Bitcoin’s carbon footprint three times smaller than predicted

New research throws into question the idea that Bitcoin mining consumes as much electricity as Switzerland

Previous estimates claiming Bitcoin mining could be contributing to climate catastrophe are exaggerated, according to new research.

Bitcoin mining, where computing power is used to solve mathematical problems to verify blockchain transactions, has previously been thought to be significantly contributing to global warming.

A study earlier this year by Cambridge University suggested mining consumed as much electricity as Switzerland. This was followed up with a report from Nature Research, which claimed the cryptocurrency’s energy consumption could push global warming above 2°C, within three decades.

However, new research has discovered that previous estimates assumed mining electricity usage is the same across China, and that assumption has led to distortion of the energy consumption of Bitcoin mining.

The study at Aalborg University in Denmark has broken down usage by region, and puts Bitcoin's emissions at 17.29 megatonnes of carbon dioxide in 2018, compared to the 63 megatonnes previously stated.

Researchers Susanne Köhler and Massimo Pizzol also predicted in the study that the environmental impact per miner will shrink if mining equipment becomes more efficient, use of renewable energy sources increases, or miners relocate to cooler climates, where less energy is needed to cool computers.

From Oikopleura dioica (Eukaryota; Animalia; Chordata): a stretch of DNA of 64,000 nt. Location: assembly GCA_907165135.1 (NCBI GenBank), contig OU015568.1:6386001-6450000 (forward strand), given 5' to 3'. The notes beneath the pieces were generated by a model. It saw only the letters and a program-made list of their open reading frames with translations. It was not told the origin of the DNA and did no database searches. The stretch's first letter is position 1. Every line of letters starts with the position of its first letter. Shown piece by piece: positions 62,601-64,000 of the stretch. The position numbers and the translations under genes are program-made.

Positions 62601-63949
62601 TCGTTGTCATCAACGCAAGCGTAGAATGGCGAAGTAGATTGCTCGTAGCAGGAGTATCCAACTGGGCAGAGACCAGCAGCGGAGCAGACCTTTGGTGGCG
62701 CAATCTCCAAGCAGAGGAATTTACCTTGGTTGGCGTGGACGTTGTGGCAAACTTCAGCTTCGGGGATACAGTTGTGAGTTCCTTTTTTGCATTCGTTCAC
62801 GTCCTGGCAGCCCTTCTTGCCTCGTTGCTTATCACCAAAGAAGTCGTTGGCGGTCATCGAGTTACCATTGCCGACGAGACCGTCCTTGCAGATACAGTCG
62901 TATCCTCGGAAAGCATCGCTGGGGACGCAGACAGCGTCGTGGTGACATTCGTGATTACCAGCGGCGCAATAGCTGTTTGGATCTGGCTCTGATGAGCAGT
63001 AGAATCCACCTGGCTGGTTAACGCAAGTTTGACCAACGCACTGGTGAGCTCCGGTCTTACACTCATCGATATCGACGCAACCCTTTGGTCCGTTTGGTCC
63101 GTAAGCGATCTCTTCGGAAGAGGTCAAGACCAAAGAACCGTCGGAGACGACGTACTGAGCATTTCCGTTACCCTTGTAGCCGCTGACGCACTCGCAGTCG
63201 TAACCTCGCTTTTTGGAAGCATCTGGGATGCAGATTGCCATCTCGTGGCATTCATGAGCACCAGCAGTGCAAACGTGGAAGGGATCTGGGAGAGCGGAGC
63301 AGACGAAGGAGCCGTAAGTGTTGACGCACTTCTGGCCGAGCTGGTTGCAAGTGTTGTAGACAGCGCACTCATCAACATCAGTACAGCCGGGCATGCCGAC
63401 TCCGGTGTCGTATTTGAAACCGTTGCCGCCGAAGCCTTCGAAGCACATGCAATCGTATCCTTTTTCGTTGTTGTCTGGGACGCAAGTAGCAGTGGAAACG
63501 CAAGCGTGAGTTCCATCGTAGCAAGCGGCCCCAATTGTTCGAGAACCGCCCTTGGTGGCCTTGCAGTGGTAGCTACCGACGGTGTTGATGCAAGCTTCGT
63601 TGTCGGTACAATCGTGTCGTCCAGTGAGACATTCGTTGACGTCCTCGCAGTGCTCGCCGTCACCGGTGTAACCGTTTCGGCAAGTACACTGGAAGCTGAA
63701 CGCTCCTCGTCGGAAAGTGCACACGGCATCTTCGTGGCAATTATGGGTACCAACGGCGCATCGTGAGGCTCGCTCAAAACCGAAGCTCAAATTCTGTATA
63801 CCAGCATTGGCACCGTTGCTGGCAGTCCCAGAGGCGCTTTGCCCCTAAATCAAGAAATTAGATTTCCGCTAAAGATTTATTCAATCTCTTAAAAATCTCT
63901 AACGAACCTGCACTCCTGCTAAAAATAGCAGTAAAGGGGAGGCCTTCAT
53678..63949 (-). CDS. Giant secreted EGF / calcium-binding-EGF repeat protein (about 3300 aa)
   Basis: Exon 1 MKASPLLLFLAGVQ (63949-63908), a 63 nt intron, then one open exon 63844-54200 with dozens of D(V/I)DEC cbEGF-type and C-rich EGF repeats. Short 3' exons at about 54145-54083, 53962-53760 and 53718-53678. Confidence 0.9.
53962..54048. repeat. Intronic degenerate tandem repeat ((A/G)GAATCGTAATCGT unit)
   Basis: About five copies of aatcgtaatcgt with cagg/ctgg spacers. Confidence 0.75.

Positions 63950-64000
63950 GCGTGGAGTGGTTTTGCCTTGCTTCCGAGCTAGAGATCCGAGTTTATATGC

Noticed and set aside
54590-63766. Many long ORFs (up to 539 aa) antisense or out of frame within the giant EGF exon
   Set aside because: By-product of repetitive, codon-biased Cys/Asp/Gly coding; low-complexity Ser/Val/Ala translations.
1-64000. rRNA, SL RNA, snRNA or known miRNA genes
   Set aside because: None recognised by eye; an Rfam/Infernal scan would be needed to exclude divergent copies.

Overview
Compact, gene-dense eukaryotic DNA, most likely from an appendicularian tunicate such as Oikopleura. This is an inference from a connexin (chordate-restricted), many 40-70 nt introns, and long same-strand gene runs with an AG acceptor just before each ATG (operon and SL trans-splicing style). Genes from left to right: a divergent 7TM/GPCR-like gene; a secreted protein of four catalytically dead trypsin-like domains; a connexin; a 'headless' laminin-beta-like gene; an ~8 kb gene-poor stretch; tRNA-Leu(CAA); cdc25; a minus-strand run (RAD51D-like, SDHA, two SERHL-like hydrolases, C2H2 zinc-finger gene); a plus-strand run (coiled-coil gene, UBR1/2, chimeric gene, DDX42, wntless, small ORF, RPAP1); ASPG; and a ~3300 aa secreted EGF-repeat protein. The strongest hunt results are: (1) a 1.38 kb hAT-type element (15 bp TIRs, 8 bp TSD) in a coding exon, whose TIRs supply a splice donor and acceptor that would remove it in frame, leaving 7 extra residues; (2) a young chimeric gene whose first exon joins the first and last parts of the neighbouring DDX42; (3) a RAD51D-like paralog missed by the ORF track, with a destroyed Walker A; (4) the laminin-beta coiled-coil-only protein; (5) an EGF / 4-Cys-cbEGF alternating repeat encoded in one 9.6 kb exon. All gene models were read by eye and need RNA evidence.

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Despite these findings, they said accurately quantifying Bitcoin's carbon footprint is difficult without accurate data of where mining is taking place.

“On the one hand we have these alarmist voices saying we won’t hit the Paris agreement because of Bitcoin only,” said Köhler. “But on the other hand there are a lot of voices from the Bitcoin community saying that most of the mining is done with green energy and that it’s not high impact,” she added.

China is still the world’s biggest contributor of Bitcoin carbon emissions, accounting for 47 per cent of the global total. However, in light of the Chinese government's ban on Bitcoin mining and the Chinese president’s recent attack on cryptocurrencies, this could all change.

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